Searching over 5,500,000 cases.

Buy This Entire Record For $7.95

Download the entire decision to receive the complete text, official citation,
docket number, dissents and concurrences, and footnotes for this case.

Learn more about what you receive with purchase of this case.

United States of America v. Jeffery M. Newman

March 9, 2011


The opinion of the court was delivered by: Craig M. Kellison United States Magistrate Judge


This case came on regularly for trial on January 12, 2 011, at the United States District Court in Redding, California, the Honorable Craig M. Kellison, United States Magistrate Judge, presiding; the United States appeared by and through Matthew C. Stegman, Assistant United States Attorney; Robert D. Sweetin, Certified Law Clerk; Michael Weeble, Certified Law Student; and the defendant, Jeffery M. Newman, appeared by and through appointed counsel, Adam Ryan.

The defendant is charged with violating 36 C.F.R. 261.3(a) "[i]nterfer[ing]. [t]hreatening, resisting, intimidating, or intentionally interfering with a government employee or agent engaged in an official duty, or on account of the performance of an official duty".

The citation stems from the defendant's actions when meeting with a Forest Service Law Enforcement Officer at his private residence concerning alleged unauthorized special use activity on the Lassen National Forest.

On routine patrol, Law Enforcement Officer Paul Zohovetz [Zohovetz] of the Lassen National Forest observed a sign offering cross-country ski tuning services at a snowpark within the Lassen National Forest. The paper sign was affixed to a larger plywood sign that was placed between two live trees. The view of the sign had been enhanced by the removal of several of the lower branches from the supporting trees.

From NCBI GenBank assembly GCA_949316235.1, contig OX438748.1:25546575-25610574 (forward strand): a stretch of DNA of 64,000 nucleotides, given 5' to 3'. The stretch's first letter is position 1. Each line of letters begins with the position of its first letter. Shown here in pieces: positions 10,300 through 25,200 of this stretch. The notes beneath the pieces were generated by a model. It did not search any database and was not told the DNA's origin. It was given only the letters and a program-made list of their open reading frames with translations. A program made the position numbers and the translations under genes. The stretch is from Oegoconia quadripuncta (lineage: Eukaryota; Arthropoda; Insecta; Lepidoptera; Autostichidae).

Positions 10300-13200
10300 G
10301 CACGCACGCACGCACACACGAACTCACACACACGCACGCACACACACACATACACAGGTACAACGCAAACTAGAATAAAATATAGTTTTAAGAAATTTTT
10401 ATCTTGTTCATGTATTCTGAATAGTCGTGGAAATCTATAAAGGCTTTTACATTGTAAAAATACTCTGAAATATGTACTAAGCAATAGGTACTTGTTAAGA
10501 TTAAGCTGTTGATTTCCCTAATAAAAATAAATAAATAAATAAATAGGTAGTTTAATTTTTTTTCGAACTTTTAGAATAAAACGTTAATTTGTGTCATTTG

Zohovetz latter called the phone number appearing on the sign and determined that the individual offering the ski tuning services was the defendant Jeffery M. Newman [Newman]. Newman volunteered that he was affiliated with a group that maintained trails at the snowpark.

Any placement of commercial signage within forest service boundaries generally requires special use authorization. 36 C.F.R. §§ 251.50, et seq. Similarly, the attachment of the plywood sign to live trees and the removal of branches would possibly constitute separate resource violations under the forest service Code of Regulations. See, 36 C.F.R. § 261.9.

While investigating these possible violations, Zohovetz again telephoned Newman requesting his physical address to further discuss the nature of the ski tuning services. During neither of his telephonic conversations with Newman did Zohovetz reveal that he was a forest service law enforcement officer, or that the purpose of the calls was to investigate possible forest service violations.